Carried to Dust CD
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It's probable that many still think of Tucson, Arizona's Calexico as an indie-rock band dabbling in the fields of country and mariachi music, but so skilfully played and richly textured is Carried to Dust, the sixth album from Joey Burns and John Convertino's long-running collective, that it feels churlish to think of them as anything less than the real deal. Uniting players including Iron and Wine's Sam Beam, Tortoise's Doug McCombs, Spanish singer-guitarist Amparo Sanchez and Iowa songwriter Pieta Brown, Carried to Dust forsakes the rockier, somewhat conventional tones of previous album Garden Ruin, harking back instead to 2003's career high watermark Feast of Wire. While diverse in genre, crucially it doesn't feel so, Calexico lassoing myriad styles and making them their own. So whether drifting the plains in true mariachi style (“Insparacion"), playing serene, lap-steel country (“Hole in Your Hand (Bend in the Road)"), or whipping up a political storm on “Victor Jara's Hand"--tribute to an activist unjustly killed by the Chilean state police in the '70s––Carried to Dust feels both adventurous and comfortable on whatever turf it chooses to walk. ––Louis Pattison
Top Customer Reviews
Some might get the idea that the "Mexican" influence means Calexico's music sounds like a failed Taco Bell ad campaign, colorful tacos and sombreros mandatory. They'd be dead wrong. It's more like the self-assured, world-wise output of Chile's storied and excellent Inti-Illimani---based upon certain elements, but ever steering the ship into uncharted waters---or the alternative soundtrack to Tarantino's awful Kill Bill movies (no offense to Morricone intended).
Perhaps the defining Calexican moment was singing and dancing along with their "Sunken Waltz" (from 2003's near-flawless Feast of Wire), a modern folk-pop fairytale about a maverick who builds a machine to sink California into the Pacific Ocean. Carried to Dust's opening cut, "Victor Jara's Hands," crackles with the same experimental folk energy. Expert Latin horns and drumwork infuse it with an elusive mystique uncommon to folk Americana. Elsewhere, slower cuts like "Falling From Sleeves" or the closing "Contention City" deliver more pastoral vibes.
The album is a "return to non-form" of sorts, as ...Read more ›
The sound quality of this recording is exellent, thanks to CALEXICO producers, and the recording / mixing engineers.
CALEXICO draws music style influences from a variety of genres : Traditional American Folk Music, Jazz, West coast sound, Rock, American "TEX-MEX".
I never thought that I'd hear a band that I enjoy, a band equals THE GRATEFUL DEAD, and THE ROLLING STONES, but CALEXICO IS THAT VERY SPECIAL BAND.
"Carried To Dust" (15 tracks; 45 min.) brings a mesmerizing mix of indie-folk-electric-country-Latin sounds, and even these descriptions don't do full justice to the band. The album consists of a slew of short (in the 3-4 min. range) songs (with 2 short instrumentals) that make their point, and then the band moves on. It all results in a dreamy state of affairs that I just can't put down. There are of course no 'hits' on here, but plenty of highlights: the opener "Victor Jara's Hands" sets the table; "Man Made Lake" ends in a searing electric guitar solo; "Inspiracion" is a Spanish-song little ditty with great Mexican horns; "House of Valparaiso" features Iron & Wine's Sam Beam on vocals; and so on. There are really no weak tracks on here, period.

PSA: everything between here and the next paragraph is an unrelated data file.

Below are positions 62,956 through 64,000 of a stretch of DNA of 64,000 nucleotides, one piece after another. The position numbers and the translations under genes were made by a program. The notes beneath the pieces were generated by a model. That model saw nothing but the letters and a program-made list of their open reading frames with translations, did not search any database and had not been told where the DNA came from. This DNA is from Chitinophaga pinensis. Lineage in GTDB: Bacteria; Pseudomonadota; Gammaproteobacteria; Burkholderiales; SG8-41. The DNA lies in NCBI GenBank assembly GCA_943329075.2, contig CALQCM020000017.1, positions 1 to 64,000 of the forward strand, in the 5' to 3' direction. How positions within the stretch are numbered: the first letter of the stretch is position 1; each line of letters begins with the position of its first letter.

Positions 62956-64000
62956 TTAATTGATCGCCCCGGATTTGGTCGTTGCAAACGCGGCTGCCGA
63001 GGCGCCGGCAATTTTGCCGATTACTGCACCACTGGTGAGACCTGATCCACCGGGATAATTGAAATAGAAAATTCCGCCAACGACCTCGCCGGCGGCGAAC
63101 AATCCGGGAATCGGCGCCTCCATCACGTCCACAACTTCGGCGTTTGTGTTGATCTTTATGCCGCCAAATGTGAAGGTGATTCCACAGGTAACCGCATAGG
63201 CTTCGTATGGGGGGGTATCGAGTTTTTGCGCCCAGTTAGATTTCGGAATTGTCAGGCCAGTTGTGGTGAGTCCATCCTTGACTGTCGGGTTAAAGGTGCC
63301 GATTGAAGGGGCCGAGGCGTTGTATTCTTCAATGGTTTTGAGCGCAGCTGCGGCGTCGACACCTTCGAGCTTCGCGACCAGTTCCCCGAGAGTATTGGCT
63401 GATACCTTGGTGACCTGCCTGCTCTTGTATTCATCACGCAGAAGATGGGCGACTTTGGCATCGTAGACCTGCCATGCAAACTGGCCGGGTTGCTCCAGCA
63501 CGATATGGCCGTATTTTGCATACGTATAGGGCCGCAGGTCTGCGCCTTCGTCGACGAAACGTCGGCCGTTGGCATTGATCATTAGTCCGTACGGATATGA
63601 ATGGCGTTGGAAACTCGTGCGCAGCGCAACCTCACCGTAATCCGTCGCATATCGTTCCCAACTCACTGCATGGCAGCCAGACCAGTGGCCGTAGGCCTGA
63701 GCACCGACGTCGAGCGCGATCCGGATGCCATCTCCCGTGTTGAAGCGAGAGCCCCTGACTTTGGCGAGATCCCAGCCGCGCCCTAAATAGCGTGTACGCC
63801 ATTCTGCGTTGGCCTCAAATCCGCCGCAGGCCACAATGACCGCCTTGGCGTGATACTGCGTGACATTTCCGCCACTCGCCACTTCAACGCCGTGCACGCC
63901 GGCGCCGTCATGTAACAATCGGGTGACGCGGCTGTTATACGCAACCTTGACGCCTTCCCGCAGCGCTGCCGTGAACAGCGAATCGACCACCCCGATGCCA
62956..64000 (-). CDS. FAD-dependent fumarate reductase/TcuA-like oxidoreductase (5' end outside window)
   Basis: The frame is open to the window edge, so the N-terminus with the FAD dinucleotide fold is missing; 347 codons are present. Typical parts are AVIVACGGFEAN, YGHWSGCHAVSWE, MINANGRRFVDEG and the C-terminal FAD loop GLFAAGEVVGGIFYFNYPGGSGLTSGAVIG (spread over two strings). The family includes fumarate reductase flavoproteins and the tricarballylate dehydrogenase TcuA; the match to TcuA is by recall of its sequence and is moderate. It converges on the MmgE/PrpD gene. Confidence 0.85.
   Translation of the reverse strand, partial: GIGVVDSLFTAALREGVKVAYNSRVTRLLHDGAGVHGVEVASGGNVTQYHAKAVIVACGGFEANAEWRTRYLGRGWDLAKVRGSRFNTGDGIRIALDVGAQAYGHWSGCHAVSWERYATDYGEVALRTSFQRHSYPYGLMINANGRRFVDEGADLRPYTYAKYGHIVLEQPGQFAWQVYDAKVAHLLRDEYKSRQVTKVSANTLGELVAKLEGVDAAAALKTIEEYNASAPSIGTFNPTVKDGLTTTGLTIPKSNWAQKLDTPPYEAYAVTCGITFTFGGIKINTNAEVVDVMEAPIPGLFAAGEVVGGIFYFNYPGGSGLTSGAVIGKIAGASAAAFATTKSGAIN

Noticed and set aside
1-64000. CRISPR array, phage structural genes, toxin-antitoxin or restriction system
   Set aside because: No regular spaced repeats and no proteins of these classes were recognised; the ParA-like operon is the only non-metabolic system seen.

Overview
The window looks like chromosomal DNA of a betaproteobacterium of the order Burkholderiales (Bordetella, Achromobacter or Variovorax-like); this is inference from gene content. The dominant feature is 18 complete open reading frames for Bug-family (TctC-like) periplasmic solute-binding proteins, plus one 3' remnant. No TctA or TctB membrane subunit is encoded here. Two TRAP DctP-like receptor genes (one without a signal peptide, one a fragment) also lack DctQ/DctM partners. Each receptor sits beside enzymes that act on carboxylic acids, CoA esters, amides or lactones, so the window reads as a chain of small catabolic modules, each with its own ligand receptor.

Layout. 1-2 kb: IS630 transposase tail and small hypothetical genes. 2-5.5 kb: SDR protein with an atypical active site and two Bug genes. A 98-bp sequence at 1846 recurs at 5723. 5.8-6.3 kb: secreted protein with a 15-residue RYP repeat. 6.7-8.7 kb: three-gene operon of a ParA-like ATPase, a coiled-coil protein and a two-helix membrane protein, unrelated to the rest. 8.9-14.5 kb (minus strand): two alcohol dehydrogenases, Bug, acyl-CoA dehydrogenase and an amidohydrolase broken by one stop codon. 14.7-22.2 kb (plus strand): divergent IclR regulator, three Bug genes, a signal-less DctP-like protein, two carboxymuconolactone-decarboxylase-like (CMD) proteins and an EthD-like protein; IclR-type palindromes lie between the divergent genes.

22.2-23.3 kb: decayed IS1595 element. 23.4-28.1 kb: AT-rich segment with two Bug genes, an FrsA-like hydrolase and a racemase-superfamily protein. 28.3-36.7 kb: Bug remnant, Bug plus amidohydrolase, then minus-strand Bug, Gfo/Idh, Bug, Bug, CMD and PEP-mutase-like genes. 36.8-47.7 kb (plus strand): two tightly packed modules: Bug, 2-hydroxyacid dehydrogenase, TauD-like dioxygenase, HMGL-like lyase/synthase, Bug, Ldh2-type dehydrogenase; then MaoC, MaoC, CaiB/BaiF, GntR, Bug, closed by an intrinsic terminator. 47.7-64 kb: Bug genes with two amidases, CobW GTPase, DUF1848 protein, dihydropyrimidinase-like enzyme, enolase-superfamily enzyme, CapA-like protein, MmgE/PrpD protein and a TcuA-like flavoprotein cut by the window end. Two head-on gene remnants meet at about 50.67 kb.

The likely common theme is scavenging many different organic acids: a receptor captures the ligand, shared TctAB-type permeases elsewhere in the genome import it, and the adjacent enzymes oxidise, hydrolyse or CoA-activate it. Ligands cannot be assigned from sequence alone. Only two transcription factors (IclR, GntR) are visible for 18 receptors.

In all this is a great album that deserves all the critical acclaim it has gotten. I can only hope to see these guys live at some point, what a show that I suspect it would be. Hopefully they'll be either at Coachella or Bonnaroo, both of which I'll be attending this year. Meanwhile, "Carried To Dust" is highly recommended!
Most Recent Customer Reviews
Love the mariachi flair with this album. I love singing in Spanish so I appreciate the Spanish lyrics the band throws into their songs. Read morePublished 10 months ago by Catharine Barlow
...although the recent Algeirs is also very good.
Calexico is the kind of band where the arrangements and production are at their peak. Read more
I'd heard several Calexico tunes on the superb Radioparadise.com internet radio station, and REALLY liked what I heard. As a result, I bought 'Carried to Dust'. Read morePublished on January 8, 2013 by Shonkers
If you are checking this out you probably know who & what Calexico is. If you don't check this out [...] This along with "Feast of Wire" are my favorite albums they have created. Read morePublished on March 21, 2011 by Maxton Cook
From the fertile cross-cultural soil of the American Southwest, John Convertino and Joey Burns have grown this smart, understated symphony, possibly their best album yet. Read morePublished on August 16, 2010 by Kevin L. Nenstiel
I made the mistake of judging Calexico on their Garden Ruin album which to me was dull and except for a few tunes like Roka, Lucky Dime and Nom de Plume, completely forgettable. Read morePublished on August 13, 2010 by The Hometown Zero
This CD is a beautiful, moving, and sometimes haunting compilation of music. I highly recommend it and have purchased several copies to share as gifts.Published on February 25, 2010 by Retail Therapy
Calexico returns with their strongest effort since "The Black Light." Joey Burns and John Convertino have recruited the same players from that album and the new record is a... Read morePublished on July 9, 2009 by Greg Kinne